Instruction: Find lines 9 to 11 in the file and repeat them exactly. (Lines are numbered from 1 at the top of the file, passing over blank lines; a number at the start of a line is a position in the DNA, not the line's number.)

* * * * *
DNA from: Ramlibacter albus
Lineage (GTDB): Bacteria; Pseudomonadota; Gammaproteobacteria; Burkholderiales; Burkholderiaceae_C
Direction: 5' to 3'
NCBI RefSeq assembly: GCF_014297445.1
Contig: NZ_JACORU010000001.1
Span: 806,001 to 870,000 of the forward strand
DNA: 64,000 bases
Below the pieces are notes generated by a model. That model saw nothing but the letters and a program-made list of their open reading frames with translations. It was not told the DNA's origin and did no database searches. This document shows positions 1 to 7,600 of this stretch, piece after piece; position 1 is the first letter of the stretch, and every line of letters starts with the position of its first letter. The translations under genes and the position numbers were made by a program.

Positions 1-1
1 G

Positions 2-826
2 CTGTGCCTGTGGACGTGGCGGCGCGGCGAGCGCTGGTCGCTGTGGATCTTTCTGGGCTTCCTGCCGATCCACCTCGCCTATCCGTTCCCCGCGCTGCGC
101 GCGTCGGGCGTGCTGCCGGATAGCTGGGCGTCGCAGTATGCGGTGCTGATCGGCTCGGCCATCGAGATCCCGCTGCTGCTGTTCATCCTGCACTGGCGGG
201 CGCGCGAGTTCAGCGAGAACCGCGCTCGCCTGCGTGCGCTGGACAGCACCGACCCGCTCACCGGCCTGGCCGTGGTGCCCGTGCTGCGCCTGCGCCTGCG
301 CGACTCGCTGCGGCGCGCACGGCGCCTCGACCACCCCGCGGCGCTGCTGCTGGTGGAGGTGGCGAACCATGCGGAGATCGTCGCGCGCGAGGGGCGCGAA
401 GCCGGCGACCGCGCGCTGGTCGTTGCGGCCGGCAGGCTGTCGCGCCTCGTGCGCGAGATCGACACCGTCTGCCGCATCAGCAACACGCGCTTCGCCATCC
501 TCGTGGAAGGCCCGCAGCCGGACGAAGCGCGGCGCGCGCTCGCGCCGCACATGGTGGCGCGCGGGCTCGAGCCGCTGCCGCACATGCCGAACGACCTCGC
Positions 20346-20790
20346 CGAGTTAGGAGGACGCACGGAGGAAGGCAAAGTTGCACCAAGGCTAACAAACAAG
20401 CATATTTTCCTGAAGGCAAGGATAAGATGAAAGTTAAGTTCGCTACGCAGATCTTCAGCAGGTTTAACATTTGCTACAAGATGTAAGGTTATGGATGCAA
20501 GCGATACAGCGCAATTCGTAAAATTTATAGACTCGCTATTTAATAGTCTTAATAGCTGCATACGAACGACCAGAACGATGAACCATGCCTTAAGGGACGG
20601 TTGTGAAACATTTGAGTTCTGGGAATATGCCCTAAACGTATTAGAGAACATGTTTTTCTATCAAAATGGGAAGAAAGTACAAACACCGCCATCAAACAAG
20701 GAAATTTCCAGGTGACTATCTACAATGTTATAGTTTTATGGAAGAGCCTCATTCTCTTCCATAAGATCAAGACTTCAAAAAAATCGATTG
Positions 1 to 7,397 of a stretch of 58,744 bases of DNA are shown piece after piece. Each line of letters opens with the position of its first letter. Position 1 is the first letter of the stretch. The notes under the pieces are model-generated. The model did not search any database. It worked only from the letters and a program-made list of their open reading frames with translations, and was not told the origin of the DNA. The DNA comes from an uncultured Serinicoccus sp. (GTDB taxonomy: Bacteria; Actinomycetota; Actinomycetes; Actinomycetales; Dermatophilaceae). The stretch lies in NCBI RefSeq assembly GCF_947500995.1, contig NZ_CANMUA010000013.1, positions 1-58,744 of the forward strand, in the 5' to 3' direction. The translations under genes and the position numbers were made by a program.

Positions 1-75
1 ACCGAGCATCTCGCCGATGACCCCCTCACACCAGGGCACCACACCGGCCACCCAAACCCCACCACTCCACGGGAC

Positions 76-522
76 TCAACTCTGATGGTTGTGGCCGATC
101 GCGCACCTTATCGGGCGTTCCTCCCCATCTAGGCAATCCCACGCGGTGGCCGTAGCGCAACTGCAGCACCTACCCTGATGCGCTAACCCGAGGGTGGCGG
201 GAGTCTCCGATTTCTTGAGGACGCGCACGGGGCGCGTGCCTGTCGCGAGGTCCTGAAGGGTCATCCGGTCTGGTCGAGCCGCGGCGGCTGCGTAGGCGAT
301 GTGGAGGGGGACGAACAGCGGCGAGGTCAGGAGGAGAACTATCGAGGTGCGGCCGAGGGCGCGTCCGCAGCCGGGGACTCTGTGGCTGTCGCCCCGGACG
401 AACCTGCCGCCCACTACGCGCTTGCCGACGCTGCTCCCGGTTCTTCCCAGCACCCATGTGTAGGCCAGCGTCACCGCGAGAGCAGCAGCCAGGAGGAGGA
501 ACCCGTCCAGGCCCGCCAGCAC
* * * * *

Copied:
Positions 1-1
1 G

Positions 2-826